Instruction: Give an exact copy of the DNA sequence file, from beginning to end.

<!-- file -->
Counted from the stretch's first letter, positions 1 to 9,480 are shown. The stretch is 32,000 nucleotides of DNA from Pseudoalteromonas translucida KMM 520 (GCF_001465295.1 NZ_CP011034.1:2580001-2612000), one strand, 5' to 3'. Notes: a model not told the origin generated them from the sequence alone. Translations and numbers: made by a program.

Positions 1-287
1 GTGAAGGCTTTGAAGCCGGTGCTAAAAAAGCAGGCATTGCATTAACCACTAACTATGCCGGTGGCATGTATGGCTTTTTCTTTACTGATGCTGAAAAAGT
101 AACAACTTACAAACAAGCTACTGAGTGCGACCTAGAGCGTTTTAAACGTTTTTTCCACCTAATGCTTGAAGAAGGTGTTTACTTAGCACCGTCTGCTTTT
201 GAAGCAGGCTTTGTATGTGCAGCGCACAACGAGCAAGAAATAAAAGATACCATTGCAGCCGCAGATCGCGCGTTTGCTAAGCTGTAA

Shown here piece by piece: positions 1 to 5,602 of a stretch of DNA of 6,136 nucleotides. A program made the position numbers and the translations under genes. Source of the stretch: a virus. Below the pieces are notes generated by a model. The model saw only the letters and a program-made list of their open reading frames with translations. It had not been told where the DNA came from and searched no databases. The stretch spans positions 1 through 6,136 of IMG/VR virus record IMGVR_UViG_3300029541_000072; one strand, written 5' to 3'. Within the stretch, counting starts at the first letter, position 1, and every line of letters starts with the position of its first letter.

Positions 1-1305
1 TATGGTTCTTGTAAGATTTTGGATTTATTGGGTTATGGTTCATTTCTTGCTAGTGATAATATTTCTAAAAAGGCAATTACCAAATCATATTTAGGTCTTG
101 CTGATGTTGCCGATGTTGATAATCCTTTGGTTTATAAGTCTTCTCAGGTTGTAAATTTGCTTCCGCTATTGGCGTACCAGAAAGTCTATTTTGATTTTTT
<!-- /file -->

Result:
Counted from the stretch's first letter, positions 1 to 9,480 are shown. The stretch is 32,000 nucleotides of DNA from Pseudoalteromonas translucida KMM 520 (GCF_001465295.1 NZ_CP011034.1:2580001-2612000), one strand, 5' to 3'. Notes: a model not told the origin generated them from the sequence alone. Translations and numbers: made by a program.

Positions 1-287
1 GTGAAGGCTTTGAAGCCGGTGCTAAAAAAGCAGGCATTGCATTAACCACTAACTATGCCGGTGGCATGTATGGCTTTTTCTTTACTGATGCTGAAAAAGT
101 AACAACTTACAAACAAGCTACTGAGTGCGACCTAGAGCGTTTTAAACGTTTTTTCCACCTAATGCTTGAAGAAGGTGTTTACTTAGCACCGTCTGCTTTT
201 GAAGCAGGCTTTGTATGTGCAGCGCACAACGAGCAAGAAATAAAAGATACCATTGCAGCCGCAGATCGCGCGTTTGCTAAGCTGTAA

Shown here piece by piece: positions 1 to 5,602 of a stretch of DNA of 6,136 nucleotides. A program made the position numbers and the translations under genes. Source of the stretch: a virus. Below the pieces are notes generated by a model. The model saw only the letters and a program-made list of their open reading frames with translations. It had not been told where the DNA came from and searched no databases. The stretch spans positions 1 through 6,136 of IMG/VR virus record IMGVR_UViG_3300029541_000072; one strand, written 5' to 3'. Within the stretch, counting starts at the first letter, position 1, and every line of letters starts with the position of its first letter.

Positions 1-1305
1 TATGGTTCTTGTAAGATTTTGGATTTATTGGGTTATGGTTCATTTCTTGCTAGTGATAATATTTCTAAAAAGGCAATTACCAAATCATATTTAGGTCTTG
101 CTGATGTTGCCGATGTTGATAATCCTTTGGTTTATAAGTCTTCTCAGGTTGTAAATTTGCTTCCGCTATTGGCGTACCAGAAAGTCTATTTTGATTTTTT